Jamaal Williams’ ambitious goal of 1,500 rushing yards this season suddenly is farther away.
BYU’s biggest football game of the year, Sept. 6 at Texas, is now more mysterious.
“Classic Skating” is becoming a catchphrase in Provo, if not exactly a recruiting attraction.
That’s all just part of the fallout of Williams’ one-game suspension for what he described as a BYU honor code violation. Even if the Aug. 29 opener at Connecticut represents only about 8 percent of the Cougars’ season, Williams’ punishment is significant for multiple reasons.
BYU fans already were skittish enough about another season opener in the Eastern Time Zone, after last August’s debacle at Virginia. And now the Cougars will lack a key component of the offense.
The game at Texas the following week means everything to BYU’s national profile, and Williams will not have live contact for about three weeks leading into his 2014 debut. He’ll also miss first-team repetitions until the week of that game.
And because Williams announced his own suspension, the potential remains that other players will face sanctions. If the Cougars are missing any other starters at UConn, the lineup will be further weakened and the same phase-in period as Williams’ will apply to them at Texas.
BYU coach Bronco Mendenhall stopped just short of acknowledging that more news is coming, although nothing may become known until the Cougars take the field for warm-ups on that Friday night in East Hartford, Connecticut.
Mendenhall’s intention — beyond the bonus of keeping UConn guessing about BYU’s personnel — was to prevent Williams’ suspension from being mentioned every day of August, further punishing him. The unintended consequence of Mendenhall’s approach is that every time another potential starter practices with the No. 2 offense or defense this month, suspicions will be raised about his availability for the opener.
Off-field issues are part of the game every summer in every college program. A well-known athletic director likes to say that if his school’s name appears in print in June or July, that can only be a bad thing. Well, newspapers do generate enterprising summer stories beyond the police blotter, but it’s a fair point. Utah and Utah State have their own problems these days — and so does Texas.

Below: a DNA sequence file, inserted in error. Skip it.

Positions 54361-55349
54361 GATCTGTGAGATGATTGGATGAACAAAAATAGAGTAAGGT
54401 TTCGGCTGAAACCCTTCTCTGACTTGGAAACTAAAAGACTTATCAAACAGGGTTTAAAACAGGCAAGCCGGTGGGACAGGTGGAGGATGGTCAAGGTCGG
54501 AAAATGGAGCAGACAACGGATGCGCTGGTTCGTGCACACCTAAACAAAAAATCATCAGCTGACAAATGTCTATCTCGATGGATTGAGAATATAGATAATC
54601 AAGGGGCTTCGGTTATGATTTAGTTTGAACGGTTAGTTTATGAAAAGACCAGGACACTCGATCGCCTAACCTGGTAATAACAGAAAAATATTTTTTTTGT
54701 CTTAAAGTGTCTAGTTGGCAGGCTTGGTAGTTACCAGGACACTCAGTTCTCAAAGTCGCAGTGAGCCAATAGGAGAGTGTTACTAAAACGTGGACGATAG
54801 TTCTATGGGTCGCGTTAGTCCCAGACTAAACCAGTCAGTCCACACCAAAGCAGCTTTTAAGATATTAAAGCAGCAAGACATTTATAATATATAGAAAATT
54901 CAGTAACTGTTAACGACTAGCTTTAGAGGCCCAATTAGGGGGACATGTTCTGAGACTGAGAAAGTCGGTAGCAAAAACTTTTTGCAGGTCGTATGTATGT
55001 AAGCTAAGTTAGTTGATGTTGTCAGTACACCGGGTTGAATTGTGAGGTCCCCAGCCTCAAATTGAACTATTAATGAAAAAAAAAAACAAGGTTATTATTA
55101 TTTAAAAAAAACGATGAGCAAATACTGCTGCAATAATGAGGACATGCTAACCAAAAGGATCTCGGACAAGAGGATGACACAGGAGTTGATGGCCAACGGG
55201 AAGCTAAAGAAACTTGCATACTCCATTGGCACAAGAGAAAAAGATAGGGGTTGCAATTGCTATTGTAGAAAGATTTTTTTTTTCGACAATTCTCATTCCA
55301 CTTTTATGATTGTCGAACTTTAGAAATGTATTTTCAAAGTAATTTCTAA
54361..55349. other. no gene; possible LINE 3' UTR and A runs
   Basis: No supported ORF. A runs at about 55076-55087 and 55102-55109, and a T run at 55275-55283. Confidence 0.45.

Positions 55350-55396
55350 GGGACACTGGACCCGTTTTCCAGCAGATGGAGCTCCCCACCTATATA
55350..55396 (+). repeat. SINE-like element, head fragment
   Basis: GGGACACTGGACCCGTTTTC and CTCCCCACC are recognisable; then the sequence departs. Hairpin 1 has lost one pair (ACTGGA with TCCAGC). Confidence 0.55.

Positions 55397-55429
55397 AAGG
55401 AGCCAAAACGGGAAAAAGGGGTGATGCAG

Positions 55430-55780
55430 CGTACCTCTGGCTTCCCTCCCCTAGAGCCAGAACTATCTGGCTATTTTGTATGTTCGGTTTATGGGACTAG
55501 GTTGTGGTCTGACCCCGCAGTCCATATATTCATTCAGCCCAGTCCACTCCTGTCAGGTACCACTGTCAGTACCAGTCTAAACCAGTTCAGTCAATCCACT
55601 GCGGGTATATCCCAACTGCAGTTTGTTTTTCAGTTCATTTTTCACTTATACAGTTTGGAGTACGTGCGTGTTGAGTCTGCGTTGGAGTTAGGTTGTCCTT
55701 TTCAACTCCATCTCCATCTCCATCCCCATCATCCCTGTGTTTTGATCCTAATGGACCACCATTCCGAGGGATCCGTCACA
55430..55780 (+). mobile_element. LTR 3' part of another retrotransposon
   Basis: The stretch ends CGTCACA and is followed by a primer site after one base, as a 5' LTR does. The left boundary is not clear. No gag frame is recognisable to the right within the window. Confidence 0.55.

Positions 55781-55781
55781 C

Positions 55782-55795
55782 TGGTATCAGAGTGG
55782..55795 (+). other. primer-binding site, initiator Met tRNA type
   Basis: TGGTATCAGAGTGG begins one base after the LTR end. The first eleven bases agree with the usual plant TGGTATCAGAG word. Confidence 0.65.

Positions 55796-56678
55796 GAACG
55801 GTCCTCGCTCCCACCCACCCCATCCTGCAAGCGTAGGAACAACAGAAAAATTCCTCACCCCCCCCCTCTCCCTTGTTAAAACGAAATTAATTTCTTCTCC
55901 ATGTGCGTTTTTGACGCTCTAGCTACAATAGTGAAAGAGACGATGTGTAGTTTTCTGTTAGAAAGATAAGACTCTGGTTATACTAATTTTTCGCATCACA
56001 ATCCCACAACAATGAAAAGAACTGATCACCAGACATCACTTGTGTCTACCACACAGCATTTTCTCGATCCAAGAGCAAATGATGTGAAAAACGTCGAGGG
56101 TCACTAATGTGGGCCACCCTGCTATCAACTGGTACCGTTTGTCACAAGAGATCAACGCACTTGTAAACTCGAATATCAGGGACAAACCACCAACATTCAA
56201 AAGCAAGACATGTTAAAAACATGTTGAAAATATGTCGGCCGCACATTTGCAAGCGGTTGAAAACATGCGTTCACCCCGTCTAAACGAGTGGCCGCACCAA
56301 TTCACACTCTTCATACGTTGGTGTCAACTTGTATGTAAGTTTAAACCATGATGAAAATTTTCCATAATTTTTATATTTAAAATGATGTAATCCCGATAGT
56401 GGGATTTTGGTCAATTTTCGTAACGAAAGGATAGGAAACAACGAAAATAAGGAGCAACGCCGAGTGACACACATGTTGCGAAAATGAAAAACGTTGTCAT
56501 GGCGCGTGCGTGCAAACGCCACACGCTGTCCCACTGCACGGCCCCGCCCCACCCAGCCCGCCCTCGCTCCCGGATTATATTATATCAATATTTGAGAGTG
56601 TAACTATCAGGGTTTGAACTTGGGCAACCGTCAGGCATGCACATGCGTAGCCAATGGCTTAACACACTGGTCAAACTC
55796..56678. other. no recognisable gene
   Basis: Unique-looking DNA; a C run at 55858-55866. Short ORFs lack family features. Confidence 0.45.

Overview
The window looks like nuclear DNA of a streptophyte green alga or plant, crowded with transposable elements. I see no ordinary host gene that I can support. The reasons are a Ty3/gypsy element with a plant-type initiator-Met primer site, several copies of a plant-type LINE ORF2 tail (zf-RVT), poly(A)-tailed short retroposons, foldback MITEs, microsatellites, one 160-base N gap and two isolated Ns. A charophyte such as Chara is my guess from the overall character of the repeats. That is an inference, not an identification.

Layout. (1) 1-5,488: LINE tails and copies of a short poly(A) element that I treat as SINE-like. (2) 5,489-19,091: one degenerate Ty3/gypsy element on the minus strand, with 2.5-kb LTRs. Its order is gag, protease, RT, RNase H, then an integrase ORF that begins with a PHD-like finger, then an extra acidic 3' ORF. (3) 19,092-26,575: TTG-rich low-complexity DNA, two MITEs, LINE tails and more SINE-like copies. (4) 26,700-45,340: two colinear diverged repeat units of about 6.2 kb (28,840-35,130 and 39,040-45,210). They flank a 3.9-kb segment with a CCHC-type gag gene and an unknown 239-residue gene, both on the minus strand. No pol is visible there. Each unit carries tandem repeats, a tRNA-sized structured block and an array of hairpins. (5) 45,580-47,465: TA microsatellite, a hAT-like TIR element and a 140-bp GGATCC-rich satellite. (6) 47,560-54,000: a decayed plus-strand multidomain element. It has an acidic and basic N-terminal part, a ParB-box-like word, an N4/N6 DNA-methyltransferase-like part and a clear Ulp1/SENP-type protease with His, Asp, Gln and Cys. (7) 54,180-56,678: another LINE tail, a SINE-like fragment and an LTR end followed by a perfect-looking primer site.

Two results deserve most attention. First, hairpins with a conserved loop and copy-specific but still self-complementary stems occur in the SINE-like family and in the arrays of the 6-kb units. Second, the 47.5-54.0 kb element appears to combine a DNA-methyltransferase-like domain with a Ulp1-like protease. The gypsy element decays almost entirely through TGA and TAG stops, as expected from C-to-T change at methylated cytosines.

Williams handled the discussion of his suspension with candor and class, joking about how he intends to spend his nights at Classic Skating & Fun Center in Orem. In case you’re wondering, an all-day roller skating pass is $6 and an hour of “unlimited fun” with other activities is another $6.
The junior running back insisted he’ll be disciplined and focused for remaining two years at BYU, making that sound like something between a wonderful opportunity and a sentence.
As for the Cougars’ ability to thrive in his absence, some history lessons come into play.
BYU missed star receiver Cody Hoffman (injured) last year at Virginia, where the offense produced only 16 points. Ironically, while Williams carried the ball 33 times, the play everyone remembers came when Taysom Hill’s pass bounced off Williams’ hands and was intercepted and returned to BYU’s 13-yard line, leading to Virginia’s winning touchdown.
The Cougars easily survived the losses of Hoffman (suspension) and Williams (concussion) in a 37-10 win over Middle Tennessee, but that was a low-level opponent. More telling is Hill’s workload in 47-46 victory at Houston. Williams was injured in the second half, so Hill totaled 78 plays of running and passing in the game, accounting for 545 yards.
That’s asking a lot of a QB, but it resembles what Hill may have to do for BYU to beat UConn. I would label that volume of quarterbacking effort fun, with limits.